Happy Thursday again, and Happy First Day of December, you wonderful Scribe fans! Suze here. It’s great to see you all again after the long Thanksgiving weekend.
Before we get to the “meat” of this post, some business. If you’re a writer and you haven’t entered CTRWA’s Write Stuff contest, what are you waiting for? There are still a few days left. First prize in each category is a hundred bucks, which you know you want. Go for it! Click here for details.
Now, I know you’re all dying to find out what happened last Thursday at my mom’s house. Remember? The turducken? Click here for a link to last week’s post so you can get yourselves up to speed if you missed it.
Mr. Suze and our son and I spent the morning at our remote woodland cabin, alternately watching the Macy’s Thanksgiving Day Parade and an awe-inspiring trio of bald eagles circling not too far overhead — two golden brown juveniles and an adult with a snowy white head and tail. Once the parade and the aerobatics show were over, we headed over to Mom’s.
She wasn’t home. We knew she wouldn’t be there yet, because she was doing volunteer work at her church. So we brought in the box of turducken, and I set about preparing it for cooking. Hmmm. A frown creased my forehead. A distinctive aroma permeated the kitchen, and it wasn’t coming from my still-raw Turducken. A tiny orangey light caught my eye. Not a Faulknerian Light in August, but a very suspicious Light in the Oven.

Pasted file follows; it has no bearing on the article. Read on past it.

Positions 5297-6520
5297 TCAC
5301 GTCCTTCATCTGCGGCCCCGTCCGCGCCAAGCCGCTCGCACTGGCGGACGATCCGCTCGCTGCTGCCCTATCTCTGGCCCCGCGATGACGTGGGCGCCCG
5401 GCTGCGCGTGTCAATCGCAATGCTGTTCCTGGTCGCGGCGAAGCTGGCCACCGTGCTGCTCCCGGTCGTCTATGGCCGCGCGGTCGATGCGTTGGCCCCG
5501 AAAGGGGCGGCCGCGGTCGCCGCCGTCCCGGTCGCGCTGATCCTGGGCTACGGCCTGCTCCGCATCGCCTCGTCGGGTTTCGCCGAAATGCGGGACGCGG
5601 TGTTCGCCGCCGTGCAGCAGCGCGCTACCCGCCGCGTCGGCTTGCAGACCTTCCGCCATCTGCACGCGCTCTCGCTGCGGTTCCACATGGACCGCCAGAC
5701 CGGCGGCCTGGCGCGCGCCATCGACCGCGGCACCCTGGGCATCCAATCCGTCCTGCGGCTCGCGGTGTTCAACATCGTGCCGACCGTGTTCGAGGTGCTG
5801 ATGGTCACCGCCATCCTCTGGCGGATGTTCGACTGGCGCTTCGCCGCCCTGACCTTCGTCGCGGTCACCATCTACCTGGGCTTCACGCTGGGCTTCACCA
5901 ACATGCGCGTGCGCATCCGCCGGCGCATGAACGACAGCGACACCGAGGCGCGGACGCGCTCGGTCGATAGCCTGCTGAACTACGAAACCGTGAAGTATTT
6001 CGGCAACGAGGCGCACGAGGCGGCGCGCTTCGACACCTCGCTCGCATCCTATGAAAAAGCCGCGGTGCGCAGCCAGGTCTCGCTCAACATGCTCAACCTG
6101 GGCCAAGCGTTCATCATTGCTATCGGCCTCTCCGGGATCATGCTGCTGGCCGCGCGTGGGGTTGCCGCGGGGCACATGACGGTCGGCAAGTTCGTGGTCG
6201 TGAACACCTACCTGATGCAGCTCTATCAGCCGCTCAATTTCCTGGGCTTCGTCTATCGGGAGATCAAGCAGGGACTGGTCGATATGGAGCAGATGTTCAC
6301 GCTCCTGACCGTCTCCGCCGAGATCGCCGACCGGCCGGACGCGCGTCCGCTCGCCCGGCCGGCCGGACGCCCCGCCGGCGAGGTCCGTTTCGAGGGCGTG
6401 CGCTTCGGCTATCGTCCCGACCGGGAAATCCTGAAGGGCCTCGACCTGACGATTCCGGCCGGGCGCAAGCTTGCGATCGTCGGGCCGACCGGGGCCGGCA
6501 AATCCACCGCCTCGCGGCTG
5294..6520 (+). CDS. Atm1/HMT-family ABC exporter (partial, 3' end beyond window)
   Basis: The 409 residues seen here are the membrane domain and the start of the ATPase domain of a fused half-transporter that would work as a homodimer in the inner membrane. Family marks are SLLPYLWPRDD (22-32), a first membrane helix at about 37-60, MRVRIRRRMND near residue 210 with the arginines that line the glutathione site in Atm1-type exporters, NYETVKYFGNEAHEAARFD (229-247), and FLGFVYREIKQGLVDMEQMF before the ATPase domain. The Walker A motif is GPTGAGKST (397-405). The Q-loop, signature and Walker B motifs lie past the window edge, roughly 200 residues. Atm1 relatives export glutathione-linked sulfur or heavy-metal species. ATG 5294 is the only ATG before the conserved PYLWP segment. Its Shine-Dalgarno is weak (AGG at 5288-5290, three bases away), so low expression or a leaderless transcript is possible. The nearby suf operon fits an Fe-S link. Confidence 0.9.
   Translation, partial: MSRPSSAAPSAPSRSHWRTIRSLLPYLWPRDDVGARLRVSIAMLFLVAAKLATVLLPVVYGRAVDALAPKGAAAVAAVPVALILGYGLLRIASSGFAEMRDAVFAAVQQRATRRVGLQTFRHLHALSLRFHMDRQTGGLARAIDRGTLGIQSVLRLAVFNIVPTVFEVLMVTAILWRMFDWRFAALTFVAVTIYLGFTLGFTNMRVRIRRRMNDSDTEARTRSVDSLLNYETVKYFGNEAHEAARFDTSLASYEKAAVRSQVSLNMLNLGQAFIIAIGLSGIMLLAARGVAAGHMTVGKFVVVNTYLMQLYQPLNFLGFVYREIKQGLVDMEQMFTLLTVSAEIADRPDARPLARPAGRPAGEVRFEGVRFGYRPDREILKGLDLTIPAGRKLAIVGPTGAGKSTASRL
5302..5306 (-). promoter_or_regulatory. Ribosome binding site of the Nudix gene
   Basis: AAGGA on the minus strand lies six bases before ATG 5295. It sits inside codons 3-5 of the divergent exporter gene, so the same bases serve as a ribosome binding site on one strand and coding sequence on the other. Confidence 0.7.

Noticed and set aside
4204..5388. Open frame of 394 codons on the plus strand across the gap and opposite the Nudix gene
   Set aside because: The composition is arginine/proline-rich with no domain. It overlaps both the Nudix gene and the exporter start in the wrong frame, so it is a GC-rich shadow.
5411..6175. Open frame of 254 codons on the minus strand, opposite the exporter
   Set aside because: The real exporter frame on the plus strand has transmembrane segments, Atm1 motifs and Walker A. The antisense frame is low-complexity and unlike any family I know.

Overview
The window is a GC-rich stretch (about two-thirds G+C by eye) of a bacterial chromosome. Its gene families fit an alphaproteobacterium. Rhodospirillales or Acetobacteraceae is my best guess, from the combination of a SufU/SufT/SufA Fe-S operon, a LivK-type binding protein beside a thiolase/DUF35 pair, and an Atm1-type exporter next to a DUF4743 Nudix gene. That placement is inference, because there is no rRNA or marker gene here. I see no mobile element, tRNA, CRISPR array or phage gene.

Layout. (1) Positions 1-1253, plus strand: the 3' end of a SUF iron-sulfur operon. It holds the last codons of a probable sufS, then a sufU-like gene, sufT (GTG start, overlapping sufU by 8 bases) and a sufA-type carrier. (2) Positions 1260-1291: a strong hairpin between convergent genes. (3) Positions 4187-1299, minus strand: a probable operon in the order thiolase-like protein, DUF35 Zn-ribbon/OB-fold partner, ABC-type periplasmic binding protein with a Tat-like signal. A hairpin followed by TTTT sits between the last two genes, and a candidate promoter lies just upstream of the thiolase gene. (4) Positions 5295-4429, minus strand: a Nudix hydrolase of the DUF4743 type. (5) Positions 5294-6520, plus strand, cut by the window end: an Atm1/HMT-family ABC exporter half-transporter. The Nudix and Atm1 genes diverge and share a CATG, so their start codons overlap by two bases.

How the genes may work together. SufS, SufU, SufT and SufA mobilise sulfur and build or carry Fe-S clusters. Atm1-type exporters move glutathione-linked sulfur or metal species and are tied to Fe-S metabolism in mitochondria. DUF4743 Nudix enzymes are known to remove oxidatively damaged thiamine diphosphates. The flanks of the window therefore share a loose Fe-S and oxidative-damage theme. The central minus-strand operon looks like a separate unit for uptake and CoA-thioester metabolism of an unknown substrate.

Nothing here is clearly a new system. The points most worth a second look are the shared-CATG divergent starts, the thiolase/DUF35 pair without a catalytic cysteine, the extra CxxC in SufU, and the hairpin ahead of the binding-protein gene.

I investigated further. I strode to the oven. I threw open the door. A blast of hot air hit me in the face as I discovered — you guessed it — a 20 pound turkey, skin brown and crispy, hissing poultry steam from the vent holes in the old blue enamelware roaster pan.
Nearly four hundred years of family Thanksgiving tradition simply could not be denied. Mr. Suze just shook his head.
I pulled out the cooked bird and replaced it with the turducken, prepared according to the package directions (leave it in the cooking bag and place on a baking sheet in a 400 degree oven). Mom came in the door shortly afterward.
“Oh, good,” she said. “My turkey’s done.” She had the grace to look a little sheepish (pardon my mixing of farm animals here). “I had to cook the turkey. Ooh, is that the turducken?”
She never did say why she “had” to cook the turkey. Was it because the turkey was about to spoil and “had” to be cooked? (unappetizing, but entirely possible) Or was she simply compelled by a force greater than herself to cook that bird on the fourth Thursday of November? The world may never know.
As for the turducken, reviews were mixed. Like most prepared foods, this bizarre hybrid concoction was overly salty, or at least the rice stuffing was. Maybe a “homemade” turducken would be better, but I can tell you that personally I will not be deboning and stuffing three birds anytime soon. The turkey layer was judged to be fine. The duck layer was generally not hated, but not really liked. As for the chicken core, it tasted pretty much like the turkey layer, which is probably why chicken and turkey are never mixed together in recipes.
The other turkey ended up being sliced up for sandwiches the next day, and I made my famous Black Friday Stew with the carcass. (I’ll give you that recipe soon).
What about you? Do you have habits that you just can’t break, no matter how hard you try? Inquiring Scribes want to know!